Professional development resource – @IRIS_Connect by @TeacherToolkit

WOW! I came across this technology via TeacherToolkit – UK based edublogger. This looks so awesome as a tool for improving teaching and learning and building a growth mindset/learning community within a school. Scary at first but I think it really could be transformational.

He also finds it transformational and talks more about it here.

When I was at university we had to record ourselves teaching and then watch and reflect on the lesson, with our peers. It certainly helped me to see lots of things I was doing from a very different perspective. It was also amazing to reflect after a period of time, but while still being able to have the reality of the lesson fresh in memory – right in front of you!

I don’t know of anything like this in Australia but surely something exits… Does anyone have experience using video as a method of professional development in schools? Or know of similar programs?

Classroom Displays

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My current classroom in Taiwan.

This is definitely not something I would say is my forte`, but I have been trying to get better at making the look and feel of my classrooms more interesting and engaging. The thing I find difficult is achieving visible learning versus simply decorating – although there is also value in displaying student work. This year I have tried to use student work in a way that doubles as visible learning, and inspiration by displaying work that students have created, which can help them throughout their units of study.

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Text types and textual elements

For example, while looking at media and language in Grade 11, students delivered a presentation on the features of different text types – the slides of this presentation have been put on the walls and whenever students are unsure about aspects of a letter to the editor, editorial or any other sort of text, I direct them to the display to see if they can find the answer there. I have also put up other key words and pieces of information.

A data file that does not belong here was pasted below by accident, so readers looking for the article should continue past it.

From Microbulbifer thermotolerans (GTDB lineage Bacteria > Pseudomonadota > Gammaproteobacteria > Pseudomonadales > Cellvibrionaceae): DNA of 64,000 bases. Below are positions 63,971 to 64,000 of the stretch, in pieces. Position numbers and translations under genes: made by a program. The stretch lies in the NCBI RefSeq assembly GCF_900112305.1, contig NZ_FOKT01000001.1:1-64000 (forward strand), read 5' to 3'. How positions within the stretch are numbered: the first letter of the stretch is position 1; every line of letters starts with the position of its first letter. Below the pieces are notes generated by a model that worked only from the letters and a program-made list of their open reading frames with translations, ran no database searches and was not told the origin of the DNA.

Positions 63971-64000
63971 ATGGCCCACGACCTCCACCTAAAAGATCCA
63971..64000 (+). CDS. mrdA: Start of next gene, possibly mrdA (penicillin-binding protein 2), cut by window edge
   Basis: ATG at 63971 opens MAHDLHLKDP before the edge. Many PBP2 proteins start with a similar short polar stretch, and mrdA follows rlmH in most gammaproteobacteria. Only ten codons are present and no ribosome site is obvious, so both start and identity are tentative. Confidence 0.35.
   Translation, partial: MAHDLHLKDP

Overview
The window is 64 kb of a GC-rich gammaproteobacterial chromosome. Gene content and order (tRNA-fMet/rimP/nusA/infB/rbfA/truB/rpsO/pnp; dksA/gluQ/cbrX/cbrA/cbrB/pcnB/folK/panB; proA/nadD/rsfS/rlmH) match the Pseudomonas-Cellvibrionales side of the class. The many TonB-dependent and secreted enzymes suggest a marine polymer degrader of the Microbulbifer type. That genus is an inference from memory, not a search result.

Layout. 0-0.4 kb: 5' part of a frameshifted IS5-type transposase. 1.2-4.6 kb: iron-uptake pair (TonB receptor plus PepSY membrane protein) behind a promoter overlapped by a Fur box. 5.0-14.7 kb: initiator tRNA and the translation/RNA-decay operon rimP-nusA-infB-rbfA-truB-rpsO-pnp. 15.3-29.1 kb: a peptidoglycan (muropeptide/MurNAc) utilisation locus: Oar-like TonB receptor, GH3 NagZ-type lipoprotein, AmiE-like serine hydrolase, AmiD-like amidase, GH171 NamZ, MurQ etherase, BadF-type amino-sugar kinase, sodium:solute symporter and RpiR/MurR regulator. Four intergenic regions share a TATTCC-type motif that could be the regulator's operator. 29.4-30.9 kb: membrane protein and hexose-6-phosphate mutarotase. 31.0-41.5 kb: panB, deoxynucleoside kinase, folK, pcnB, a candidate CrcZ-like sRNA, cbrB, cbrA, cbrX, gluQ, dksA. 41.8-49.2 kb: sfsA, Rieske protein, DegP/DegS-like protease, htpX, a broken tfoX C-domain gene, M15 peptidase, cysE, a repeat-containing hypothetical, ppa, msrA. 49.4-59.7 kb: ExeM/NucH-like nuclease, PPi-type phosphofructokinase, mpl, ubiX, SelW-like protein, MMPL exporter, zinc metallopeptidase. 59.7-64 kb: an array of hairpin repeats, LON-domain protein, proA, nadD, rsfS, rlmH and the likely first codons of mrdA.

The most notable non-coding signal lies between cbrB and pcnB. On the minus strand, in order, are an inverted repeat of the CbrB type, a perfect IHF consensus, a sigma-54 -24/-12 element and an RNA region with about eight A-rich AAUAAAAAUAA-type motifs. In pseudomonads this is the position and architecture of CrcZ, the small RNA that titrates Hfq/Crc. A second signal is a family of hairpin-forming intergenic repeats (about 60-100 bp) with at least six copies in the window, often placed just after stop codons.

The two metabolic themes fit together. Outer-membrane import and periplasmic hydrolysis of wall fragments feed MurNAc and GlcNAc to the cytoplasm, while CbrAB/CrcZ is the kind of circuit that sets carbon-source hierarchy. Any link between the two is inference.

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Shakespearean insults & word wall.

I have taken a similar approach to displays with my Grade 10 Shakespeare unit, where we¬†spent quite a lot of time looking at the language of Shakespeare. We started with everyone’s favourite, Shakespearean insults, and also looked at a range of other words, finding definitions and creating a ‘word wall’. When students came across words they were unsure about while reading, I encouraged them to check the word wall. I also encouraged them to use some of the Shakespearean language regularly in our classes, and often greeted students with some of the insults that they had created – a silly welcome to English classes. How do you create displays in your classroom? In particular, how do you ensure displays are¬†engaging and support the learning process for students? Secondary or primary teachers, I’d love any tips!